The dirigibles of Metz, Strasburg, and Mann­heim could reach Paris, which is between 200 to 250 miles away, in from four to six hours, which is not a long cruise for a Zeppelin. Starting from their hangars at seven o'clock in the even­ing they would arrive over Paris after midnight; but could hardly be back to the German lines, after delivering the attack, before day­light. On the way they would be exposed to aeroplane attacks and the odds would be against them.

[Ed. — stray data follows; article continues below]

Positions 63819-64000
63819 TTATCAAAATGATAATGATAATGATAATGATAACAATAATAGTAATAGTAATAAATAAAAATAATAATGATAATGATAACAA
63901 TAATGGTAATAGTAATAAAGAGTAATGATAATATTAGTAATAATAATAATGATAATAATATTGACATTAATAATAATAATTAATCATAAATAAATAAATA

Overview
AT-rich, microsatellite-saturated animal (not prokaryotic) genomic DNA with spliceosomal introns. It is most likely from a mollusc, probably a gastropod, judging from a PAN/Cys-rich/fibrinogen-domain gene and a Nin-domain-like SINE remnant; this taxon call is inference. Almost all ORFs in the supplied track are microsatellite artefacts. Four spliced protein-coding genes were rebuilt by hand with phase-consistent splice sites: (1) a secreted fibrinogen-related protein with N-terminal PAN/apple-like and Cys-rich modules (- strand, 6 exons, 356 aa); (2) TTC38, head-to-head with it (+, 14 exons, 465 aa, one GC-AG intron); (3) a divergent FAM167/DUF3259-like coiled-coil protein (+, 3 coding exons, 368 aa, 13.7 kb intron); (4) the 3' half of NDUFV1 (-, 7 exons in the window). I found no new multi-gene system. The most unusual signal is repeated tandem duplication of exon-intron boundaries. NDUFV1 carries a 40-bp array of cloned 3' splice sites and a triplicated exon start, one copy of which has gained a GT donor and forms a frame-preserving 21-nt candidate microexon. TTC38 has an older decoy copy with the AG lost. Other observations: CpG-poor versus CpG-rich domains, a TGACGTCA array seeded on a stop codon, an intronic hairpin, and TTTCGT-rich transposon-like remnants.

At night a Zeppelin makes a large outline against the sky, whereas an aeroplane cannot be seen approaching. An aeroplane can fly all around a dirigible at dusk, and the defenders of the dirigible would have difficulty to follow its movements. On the other hand the Zep­pelins, being close to five hundred feet in length and more than forty-five feet in breadth, make rather vulnerable targets for present-day guns. Taking all in consideration it seems that though raids might be made on large cities and a few non-combatants may be killed, the gain from such raids would hardly be worth the risk. Until fleets of from ten to twenty dirigibles can be sent out to make raids or their speed is increased to seventy-five miles an hour - which, however, may come soon, even before the war is over - the dirigible's activity will be con­fined. Its present position compared with the aeroplane is very much the position of a large and slow transport equipped with guns against a fast small cruiser.